UBS to Pay $10 Million for Violating Rules Which Give Priority To Retail Investors in Municipal Offerings (SEC Release)Virginia Fraudster Pleads Guilty in U.S. District Court in Maryland to Federal Charges of Wire Fraud and Investment Adviser Fraud in Connection with a Scheme to Steal More Than $6 Million / Financial Advisor in Wealth Management Section of Global Investment Bank Used Stolen Victim Funds to Pay His Own Lifestyle Expenses, Including Country Club Membership Fees (DOJ Release)
About one in four office employers intend to reduce their footprint by at least a fifth, and about 16% expect to move jobs out of the city, according to the Partnership for New York City, an influential group composed of corporate chief executives, which hired over a dozen consulting firms to conduct the study.
The SEC's complaint alleges that from 2018 to 2019, Shaukat Shamim, the founder and CEO of YouPlus, a private company that purported to have developed a machine-learning tool to analyze videos on the internet, raised funds from investors while repeatedly misrepresenting the company's financial condition. According to the complaint, Shamim falsely told investors that YouPlus earned millions of dollars in annual revenue and had more than 100 customers, including Fortune 500 companies. When one investor pressed Shamim for information substantiating those claims, Shamim allegedly provided the investor with falsified bank statements in an effort to conceal the fraud. The scheme allegedly unraveled in late 2019 when Shamim confessed to certain investors that YouPlus had in fact earned less than $500,000 and obtained only four paying customers from the company's inception in 2013.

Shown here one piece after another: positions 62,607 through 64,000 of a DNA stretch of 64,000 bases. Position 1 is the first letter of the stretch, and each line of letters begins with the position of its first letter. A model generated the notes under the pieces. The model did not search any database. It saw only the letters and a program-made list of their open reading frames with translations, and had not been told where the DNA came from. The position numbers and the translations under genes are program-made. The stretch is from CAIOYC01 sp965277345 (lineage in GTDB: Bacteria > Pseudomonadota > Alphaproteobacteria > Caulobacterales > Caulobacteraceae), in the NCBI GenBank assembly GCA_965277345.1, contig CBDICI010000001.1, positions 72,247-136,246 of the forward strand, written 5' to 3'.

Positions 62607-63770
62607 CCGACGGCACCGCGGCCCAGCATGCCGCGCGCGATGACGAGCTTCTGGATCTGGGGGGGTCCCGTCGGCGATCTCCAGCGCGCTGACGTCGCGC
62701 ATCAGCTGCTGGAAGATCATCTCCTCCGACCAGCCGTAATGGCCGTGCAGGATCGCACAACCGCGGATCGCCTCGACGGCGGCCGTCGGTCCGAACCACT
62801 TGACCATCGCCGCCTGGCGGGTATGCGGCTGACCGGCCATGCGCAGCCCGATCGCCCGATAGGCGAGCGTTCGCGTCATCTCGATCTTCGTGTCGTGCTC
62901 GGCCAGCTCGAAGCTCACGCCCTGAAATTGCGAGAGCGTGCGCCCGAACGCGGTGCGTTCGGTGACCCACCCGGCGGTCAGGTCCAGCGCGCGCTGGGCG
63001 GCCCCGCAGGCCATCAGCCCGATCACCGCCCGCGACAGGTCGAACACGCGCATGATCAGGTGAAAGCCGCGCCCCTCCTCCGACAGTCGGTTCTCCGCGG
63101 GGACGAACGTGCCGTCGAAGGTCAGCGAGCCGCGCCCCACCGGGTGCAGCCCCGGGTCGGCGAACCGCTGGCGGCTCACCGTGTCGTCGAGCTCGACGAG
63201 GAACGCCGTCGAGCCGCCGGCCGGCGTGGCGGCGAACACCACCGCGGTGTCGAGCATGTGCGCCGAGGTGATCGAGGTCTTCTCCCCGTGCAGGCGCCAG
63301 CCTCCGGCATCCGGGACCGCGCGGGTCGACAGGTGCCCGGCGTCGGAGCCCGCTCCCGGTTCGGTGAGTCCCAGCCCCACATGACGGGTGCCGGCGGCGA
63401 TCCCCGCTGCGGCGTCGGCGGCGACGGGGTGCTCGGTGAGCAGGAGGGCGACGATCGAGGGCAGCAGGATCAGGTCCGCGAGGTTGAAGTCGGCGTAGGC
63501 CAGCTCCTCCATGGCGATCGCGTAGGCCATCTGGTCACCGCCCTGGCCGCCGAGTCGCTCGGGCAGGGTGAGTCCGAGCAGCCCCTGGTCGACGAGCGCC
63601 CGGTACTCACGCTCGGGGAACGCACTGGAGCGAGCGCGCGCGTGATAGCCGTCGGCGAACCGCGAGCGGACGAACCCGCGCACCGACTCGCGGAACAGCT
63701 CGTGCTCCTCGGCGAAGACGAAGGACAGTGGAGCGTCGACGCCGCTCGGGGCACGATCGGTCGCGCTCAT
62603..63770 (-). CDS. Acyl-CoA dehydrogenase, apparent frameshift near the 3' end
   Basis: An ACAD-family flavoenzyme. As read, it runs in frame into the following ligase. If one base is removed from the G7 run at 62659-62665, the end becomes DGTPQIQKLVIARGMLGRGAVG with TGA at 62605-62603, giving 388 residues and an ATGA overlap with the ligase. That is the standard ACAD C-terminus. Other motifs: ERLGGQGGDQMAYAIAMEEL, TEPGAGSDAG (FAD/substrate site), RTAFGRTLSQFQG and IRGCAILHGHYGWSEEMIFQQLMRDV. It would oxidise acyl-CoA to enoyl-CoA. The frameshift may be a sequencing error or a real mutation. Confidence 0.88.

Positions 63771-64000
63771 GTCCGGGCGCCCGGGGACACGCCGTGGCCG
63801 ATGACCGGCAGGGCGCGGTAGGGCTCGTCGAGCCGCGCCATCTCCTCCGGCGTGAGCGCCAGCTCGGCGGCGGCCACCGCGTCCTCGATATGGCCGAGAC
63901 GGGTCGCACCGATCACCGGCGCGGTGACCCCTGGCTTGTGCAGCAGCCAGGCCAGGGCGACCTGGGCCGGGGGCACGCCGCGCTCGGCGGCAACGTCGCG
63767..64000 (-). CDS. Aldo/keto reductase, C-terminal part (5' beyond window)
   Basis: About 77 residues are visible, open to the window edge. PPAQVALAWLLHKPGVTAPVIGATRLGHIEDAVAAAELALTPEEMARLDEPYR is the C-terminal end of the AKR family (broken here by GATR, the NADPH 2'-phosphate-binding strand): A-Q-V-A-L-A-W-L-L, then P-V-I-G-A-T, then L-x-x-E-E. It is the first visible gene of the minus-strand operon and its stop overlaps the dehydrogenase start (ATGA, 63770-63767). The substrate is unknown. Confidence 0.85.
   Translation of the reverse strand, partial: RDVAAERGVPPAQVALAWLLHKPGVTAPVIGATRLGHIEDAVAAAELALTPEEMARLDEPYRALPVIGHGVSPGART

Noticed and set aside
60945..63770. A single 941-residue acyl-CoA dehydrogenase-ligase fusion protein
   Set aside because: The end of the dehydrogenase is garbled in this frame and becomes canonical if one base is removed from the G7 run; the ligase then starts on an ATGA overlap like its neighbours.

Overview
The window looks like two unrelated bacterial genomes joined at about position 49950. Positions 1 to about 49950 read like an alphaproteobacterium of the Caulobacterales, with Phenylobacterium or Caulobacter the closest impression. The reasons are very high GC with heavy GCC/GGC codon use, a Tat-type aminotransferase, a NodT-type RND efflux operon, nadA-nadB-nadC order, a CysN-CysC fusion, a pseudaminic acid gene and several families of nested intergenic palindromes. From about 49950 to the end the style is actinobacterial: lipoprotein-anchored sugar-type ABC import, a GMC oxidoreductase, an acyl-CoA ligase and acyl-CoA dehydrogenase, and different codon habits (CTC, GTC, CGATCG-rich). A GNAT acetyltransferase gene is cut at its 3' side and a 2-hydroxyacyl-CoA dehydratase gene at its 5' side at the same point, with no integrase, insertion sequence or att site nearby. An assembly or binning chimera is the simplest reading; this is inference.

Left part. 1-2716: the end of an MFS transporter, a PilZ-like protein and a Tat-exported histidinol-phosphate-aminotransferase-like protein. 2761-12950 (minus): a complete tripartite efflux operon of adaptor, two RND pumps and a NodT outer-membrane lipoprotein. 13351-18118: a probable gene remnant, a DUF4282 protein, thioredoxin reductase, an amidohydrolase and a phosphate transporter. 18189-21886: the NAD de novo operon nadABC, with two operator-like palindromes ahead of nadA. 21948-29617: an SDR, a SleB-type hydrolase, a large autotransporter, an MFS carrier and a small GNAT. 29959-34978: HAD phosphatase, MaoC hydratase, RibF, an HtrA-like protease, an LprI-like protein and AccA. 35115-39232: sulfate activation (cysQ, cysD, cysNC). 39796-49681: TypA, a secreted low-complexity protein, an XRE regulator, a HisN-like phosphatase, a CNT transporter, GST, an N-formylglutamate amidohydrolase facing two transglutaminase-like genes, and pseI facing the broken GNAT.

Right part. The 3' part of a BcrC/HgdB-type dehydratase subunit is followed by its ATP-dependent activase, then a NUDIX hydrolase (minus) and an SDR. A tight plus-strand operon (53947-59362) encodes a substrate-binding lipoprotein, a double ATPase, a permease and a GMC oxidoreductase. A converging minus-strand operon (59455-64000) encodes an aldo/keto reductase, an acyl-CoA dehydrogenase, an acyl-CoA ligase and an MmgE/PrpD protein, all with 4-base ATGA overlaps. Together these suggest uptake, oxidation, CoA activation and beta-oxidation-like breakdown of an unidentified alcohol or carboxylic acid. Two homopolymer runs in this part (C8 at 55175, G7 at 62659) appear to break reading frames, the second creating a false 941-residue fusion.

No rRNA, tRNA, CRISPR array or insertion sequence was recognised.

[O]ver a four-year period, UBS improperly allocated bonds intended for retail customers to parties known in the industry as "flippers," who then immediately resold or "flipped" the bonds to other broker-dealers at a profit. The order finds that UBS registered representatives knew or should have known that flippers were not eligible for retail priority. In addition, the order finds that UBS registered representatives facilitated over 2,000 trades with flippers, which allowed UBS to obtain bonds for its own inventory, thereby circumventing the priority of orders set by the issuers and improperly obtaining a higher priority in the bond allocation process.
A Texas judge will hear arguments later this month in a dispute between UBS and a former broker who jumped ship to Morgan Stanley, allegedly improperly bringing more than $97 million in client assets with her.UBS is suing to block Alexandra Van Meurs, a top-ranked advisor on Forbes' list, from soliciting her former clients after she made the leap to a Houston office of Morgan Stanley in May, bringing four members of her practice with her.